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“It is not right in God’s sight to obey men rather than God.”

BJP-Sena, Cong-NCP decide to part ways in Maharashtra

MUMBAI: The Maharashtra elections are heading for a multi-cornered contest as the two traditional coalitions — the ShivSena and the BJP and the Congress and the NCP — decided to part ways on Thursday after failing to reach an agreement over seat-sharing. The NCP also said it would withdraw support to the Congress in the Maharashtra government.

The MNS also announced that it will go it alone in the October 15 elections, making it clear that it won’t be aligning with any of the parties to open a new front.

The 25-year-old alliance between the Shiv Sena and BJP, which evolved on the Hindutva ideology, broke over the seat-sharing formula. The decision to break ties with Sena was taken at the BJP state core committee meeting held in the evening under the leadership of state party president Devendra Fadnavis.

BJP leader Eknath Khadse, who is the Leader of the Opposition in the assembly, said after the meeting, “We have taken the decision to break the alliance as efforts to resolve the seat-sharing issue made no headway.”

Fadnavis said, “It is with a lot of anguish and pain that we took the decision as concerns of BJP and smaller alliance partners were not being addressed by the Sena. The Shiv Sena displayed no flexibility and stuck to its stated formula which revolved around one number — 151 seats.”

The Sena had made it clear that it would not take anything less than 151 seats. The BJP was determined to see the Sena accommodate the allies and increase its share. It had suggested that Sena contest 144 seats, BJP 126 seats and allies 18 seats. However, Sena chief Uddhav Thackeray rejected the BJP formula.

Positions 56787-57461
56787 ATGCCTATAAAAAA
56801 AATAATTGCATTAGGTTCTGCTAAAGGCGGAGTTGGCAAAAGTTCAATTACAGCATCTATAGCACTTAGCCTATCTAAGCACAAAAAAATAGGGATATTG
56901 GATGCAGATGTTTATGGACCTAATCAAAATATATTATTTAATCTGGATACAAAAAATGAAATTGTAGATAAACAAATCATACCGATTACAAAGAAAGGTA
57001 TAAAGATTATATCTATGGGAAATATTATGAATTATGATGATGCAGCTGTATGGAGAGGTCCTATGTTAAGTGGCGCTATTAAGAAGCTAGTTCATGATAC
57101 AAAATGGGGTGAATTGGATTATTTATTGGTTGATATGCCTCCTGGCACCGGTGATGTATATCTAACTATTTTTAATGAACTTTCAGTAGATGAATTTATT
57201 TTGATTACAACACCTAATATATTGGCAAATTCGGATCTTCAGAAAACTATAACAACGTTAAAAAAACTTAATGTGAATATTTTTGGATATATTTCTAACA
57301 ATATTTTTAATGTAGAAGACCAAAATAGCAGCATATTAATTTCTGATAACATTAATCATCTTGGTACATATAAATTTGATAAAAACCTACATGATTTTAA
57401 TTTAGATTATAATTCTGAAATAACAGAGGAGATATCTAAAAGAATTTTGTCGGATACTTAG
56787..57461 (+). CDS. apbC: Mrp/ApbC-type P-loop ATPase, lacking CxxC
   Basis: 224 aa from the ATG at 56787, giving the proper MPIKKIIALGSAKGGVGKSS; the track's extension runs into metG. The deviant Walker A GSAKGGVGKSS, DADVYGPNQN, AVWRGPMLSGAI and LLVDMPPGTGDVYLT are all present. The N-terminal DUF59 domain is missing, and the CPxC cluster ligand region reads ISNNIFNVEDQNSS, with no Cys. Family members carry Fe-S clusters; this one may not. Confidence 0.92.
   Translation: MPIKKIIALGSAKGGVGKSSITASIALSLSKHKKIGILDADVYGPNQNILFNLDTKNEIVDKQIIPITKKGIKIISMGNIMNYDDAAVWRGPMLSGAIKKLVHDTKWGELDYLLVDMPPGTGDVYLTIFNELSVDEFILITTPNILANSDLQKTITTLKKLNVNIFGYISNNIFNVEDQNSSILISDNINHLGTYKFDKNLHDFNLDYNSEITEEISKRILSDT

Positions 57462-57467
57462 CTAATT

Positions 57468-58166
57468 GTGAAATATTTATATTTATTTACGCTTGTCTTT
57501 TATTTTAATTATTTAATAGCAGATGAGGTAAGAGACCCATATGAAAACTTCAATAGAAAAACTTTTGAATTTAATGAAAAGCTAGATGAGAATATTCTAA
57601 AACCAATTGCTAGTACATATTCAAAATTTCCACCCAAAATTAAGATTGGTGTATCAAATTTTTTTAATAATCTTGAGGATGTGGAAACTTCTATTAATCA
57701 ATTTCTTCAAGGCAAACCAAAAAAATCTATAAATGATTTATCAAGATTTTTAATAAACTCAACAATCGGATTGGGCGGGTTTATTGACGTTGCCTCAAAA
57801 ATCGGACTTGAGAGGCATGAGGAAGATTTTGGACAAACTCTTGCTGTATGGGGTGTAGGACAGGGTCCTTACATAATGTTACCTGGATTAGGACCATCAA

The BJP has managed to keep with itself support of all the smaller alliance partners — Swabhimani Shetkari Sanghatana, Rashtriya Sanaja Party, Shiv Sangram and Republican Party of India. It is now planning to accommodate all these four partners with generous seat sharing for the 288 seats across the state. The BJP hopes the support of smaller allies would consolidate its vote base across western Maharashra and Marathwada.

The BJP’s decision came as a setback to the Sena, which described it as “betraying the trust of the ally”. Senior Sena leader Diwakar Raote said, “It was evident from the beginning that BJP wanted to contest alone. And their decision to part ways with Sena was taken in the interest of their own party. It amounts to letting down the alliance partner which has stood with them for more than two decades.”

Thackeray exhorted his party workers to give a befitting reply to the BJP. However, BJP leaders emphasised that they would not consider the Sena as their rivals. Instead, their entire focus would be on Congress and NCP in the elections.

Later in the evening, senior NCP leader Praful Patel announced the end of ties with the Congress. “It was not possible to continue the alliance with Congress,” he said. Patel said the Congress went ahead declaring its own list of candidates without taking them into confidence.

Earlier, in the day, MPCC chief Manikrao Thakre said, “Time for discussions is over. The Congress is well prepared for all 288 seats.” Both parties continued to put the blame on each other for betraying the coalition trust.

NCP had wanted 144 seats, which the Congress refused. The Congress wanted to contest 164 seats, which was rejected by the NCP. Deputy Chief Minister Ajit Pawar said, “I am going to the Governor and offering to withdraw NCP support from the state government as we have now decided to fight the elections alone.”